Supporting the Arts in Western Massachusetts and Beyond

July 15, 2018

REVIEW: Hartford Stage, The Pianist of Willesden Lane

Hartford Stage, Hartford, CT
through July 22
by Rebecca Phelps

Photo Courtesy of Hartford Stage
Who else but Hershey Felder, well-known and beloved musician, actor and entrepreneur, could have adapted, produced and directed this incredible performance. The story of Lisa Jura, Viennese pianist, started out as a book written by Mona Gobalek, her daughter, and is now adapted as a moving, and awe-inspiring live theater piece performed by Mona herself. Through music and story-telling she tells the incredible true story of Lisa’s life during the rise of the Nazis.

In 1938, at age fourteen, Lisa’s Jewish parents placed her on a train in order to ensure her safety and she became one of the thousands of children who were transported to London as part of the Kindertransports. There she lived and practiced the piano in a hostel full of displaced children at Willesden Lane. Lisa’s mother (Mona’s grandmother) impressed upon her daughter to keep playing the piano; that no matter where life took her, she would always be there with her, through the music. And this advice was in evidence last night as her granddaughter, Mona performed.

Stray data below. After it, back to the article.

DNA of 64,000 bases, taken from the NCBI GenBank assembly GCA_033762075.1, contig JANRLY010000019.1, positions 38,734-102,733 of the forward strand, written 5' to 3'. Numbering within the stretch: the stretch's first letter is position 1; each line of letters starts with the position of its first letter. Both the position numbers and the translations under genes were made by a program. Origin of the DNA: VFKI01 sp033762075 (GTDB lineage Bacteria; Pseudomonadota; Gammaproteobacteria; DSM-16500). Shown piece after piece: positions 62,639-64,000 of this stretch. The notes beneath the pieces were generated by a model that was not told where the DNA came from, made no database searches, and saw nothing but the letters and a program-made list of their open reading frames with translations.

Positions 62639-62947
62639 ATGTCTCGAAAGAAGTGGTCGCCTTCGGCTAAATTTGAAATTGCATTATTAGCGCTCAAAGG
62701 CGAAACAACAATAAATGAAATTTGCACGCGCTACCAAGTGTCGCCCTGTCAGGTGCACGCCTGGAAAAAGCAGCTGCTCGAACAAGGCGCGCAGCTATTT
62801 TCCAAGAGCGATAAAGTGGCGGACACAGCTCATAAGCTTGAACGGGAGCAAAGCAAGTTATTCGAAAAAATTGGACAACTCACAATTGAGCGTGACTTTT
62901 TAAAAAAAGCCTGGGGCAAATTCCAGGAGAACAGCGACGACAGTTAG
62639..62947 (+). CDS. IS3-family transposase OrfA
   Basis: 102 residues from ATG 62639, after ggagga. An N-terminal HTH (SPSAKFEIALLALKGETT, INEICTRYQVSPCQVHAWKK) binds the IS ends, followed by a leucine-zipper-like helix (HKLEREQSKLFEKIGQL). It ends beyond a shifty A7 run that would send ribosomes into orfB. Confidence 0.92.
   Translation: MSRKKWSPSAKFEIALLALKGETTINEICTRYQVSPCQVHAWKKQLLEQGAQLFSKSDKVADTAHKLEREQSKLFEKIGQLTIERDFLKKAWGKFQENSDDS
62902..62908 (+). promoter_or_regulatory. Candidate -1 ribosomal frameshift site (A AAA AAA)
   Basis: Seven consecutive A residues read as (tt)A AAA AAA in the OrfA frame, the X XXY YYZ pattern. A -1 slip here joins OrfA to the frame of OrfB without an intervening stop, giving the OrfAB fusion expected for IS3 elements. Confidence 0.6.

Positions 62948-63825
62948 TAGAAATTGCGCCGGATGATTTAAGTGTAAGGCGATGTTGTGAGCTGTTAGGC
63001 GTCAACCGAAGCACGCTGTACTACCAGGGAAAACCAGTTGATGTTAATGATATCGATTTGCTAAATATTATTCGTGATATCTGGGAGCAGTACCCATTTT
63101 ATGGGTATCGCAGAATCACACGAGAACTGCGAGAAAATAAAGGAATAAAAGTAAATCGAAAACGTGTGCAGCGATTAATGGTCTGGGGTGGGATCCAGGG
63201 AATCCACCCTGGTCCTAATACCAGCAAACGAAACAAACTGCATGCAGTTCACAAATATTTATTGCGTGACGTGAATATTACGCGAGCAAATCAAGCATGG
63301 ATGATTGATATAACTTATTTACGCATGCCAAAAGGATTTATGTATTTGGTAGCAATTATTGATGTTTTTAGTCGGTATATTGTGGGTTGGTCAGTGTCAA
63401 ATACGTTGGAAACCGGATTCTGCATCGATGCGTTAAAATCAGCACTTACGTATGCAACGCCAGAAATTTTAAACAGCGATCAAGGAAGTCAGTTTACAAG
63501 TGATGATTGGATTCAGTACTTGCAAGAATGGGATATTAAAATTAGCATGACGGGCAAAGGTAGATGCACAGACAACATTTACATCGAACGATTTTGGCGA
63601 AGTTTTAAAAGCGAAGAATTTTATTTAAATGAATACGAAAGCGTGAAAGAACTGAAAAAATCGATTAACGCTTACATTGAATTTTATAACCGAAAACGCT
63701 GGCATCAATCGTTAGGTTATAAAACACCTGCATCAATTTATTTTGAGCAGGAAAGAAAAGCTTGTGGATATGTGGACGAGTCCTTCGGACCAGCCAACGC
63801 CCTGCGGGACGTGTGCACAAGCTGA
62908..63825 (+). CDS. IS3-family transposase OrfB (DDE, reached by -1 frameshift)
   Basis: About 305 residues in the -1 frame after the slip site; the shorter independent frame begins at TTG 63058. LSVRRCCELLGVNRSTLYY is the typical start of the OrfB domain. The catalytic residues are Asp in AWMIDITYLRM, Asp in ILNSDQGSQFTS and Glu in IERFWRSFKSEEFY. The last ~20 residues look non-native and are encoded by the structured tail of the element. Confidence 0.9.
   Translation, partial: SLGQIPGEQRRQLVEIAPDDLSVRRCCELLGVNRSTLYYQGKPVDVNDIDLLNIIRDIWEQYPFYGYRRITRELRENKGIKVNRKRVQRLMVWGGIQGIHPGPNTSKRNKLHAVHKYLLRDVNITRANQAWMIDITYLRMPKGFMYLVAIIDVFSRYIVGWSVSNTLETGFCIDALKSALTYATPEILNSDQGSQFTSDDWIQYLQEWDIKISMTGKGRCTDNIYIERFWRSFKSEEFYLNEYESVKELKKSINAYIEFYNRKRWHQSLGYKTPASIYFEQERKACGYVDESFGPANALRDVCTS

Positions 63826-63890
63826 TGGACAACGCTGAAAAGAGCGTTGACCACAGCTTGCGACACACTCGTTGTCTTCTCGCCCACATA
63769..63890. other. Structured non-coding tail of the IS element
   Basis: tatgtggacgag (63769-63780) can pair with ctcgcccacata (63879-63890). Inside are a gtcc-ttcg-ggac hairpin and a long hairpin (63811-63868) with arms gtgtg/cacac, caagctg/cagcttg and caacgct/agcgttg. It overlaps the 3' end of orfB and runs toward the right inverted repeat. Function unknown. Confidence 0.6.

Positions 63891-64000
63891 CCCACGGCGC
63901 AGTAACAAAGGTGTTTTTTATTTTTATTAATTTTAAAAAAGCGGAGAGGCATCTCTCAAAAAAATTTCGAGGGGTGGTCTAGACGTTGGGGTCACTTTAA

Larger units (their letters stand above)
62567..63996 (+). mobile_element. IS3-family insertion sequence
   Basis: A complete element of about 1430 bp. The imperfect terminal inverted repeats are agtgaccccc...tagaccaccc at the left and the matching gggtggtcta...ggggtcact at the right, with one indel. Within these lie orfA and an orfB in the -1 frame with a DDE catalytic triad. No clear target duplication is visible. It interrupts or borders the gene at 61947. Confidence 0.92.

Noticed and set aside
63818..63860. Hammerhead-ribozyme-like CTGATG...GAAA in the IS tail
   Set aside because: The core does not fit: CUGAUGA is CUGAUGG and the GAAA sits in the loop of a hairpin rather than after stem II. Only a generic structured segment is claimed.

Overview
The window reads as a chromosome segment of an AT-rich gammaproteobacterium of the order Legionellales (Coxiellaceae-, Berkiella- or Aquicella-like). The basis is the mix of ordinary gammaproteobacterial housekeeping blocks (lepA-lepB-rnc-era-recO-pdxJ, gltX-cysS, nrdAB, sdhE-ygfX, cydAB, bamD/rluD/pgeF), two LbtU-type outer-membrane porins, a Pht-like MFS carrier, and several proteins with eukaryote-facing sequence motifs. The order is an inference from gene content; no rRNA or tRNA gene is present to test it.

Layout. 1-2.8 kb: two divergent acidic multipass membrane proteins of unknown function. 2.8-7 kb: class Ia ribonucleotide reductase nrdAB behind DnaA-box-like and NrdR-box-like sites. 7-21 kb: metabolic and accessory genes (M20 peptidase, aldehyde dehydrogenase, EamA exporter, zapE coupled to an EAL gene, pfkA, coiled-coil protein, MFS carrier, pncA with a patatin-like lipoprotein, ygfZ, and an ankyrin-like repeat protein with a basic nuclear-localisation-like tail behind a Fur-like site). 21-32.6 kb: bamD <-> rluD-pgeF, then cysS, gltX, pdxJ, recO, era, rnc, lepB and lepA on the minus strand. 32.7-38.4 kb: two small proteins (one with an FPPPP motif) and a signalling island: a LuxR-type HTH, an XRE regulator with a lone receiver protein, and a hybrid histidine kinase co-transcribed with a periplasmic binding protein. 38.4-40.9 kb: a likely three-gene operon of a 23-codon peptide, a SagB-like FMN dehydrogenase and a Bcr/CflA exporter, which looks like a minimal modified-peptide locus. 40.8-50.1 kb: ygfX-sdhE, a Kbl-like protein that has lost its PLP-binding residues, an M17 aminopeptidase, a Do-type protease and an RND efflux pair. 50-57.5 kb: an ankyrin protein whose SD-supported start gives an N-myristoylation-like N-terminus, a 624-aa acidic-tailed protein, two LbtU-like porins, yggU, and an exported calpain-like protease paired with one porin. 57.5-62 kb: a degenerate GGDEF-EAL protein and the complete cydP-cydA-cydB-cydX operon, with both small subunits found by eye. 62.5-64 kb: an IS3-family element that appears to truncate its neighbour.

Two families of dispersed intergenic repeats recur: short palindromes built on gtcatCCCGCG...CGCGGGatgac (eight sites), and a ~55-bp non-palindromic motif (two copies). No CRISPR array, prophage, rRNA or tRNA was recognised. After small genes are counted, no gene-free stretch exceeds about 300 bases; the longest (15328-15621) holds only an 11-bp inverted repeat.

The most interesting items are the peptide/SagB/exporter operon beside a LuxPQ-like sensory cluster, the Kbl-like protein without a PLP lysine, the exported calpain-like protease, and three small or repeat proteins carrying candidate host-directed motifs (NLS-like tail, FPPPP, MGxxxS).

Mona’s prowess as a pianist is on display throughout the performance as she sprinkles her story with segments of pieces from repertoire ranging from Bach, Beethoven, Debussy, Rachmaninoff, Grieg, Scriabin and even Cole Porter. From a purely musical standpoint her playing is virtuosic and provides plenty of entertainment in and of itself, but she infuses the performance with vignettes of Lisa’s parents, friends and teachers, incredibly, often story-telling as she plays difficult pieces simultaneously.

The set is simple, with huge, empty gold frames suspended from the ceiling that are filled with projections of footage from the time period, including portraits of her parents, children being herded onto trains, bombings and the London blitz. However, there are also light touches of humor sprinkled throughout and overall the show is anything but depressing. This is a story of survival and triumph told graciously by a master performer and musician.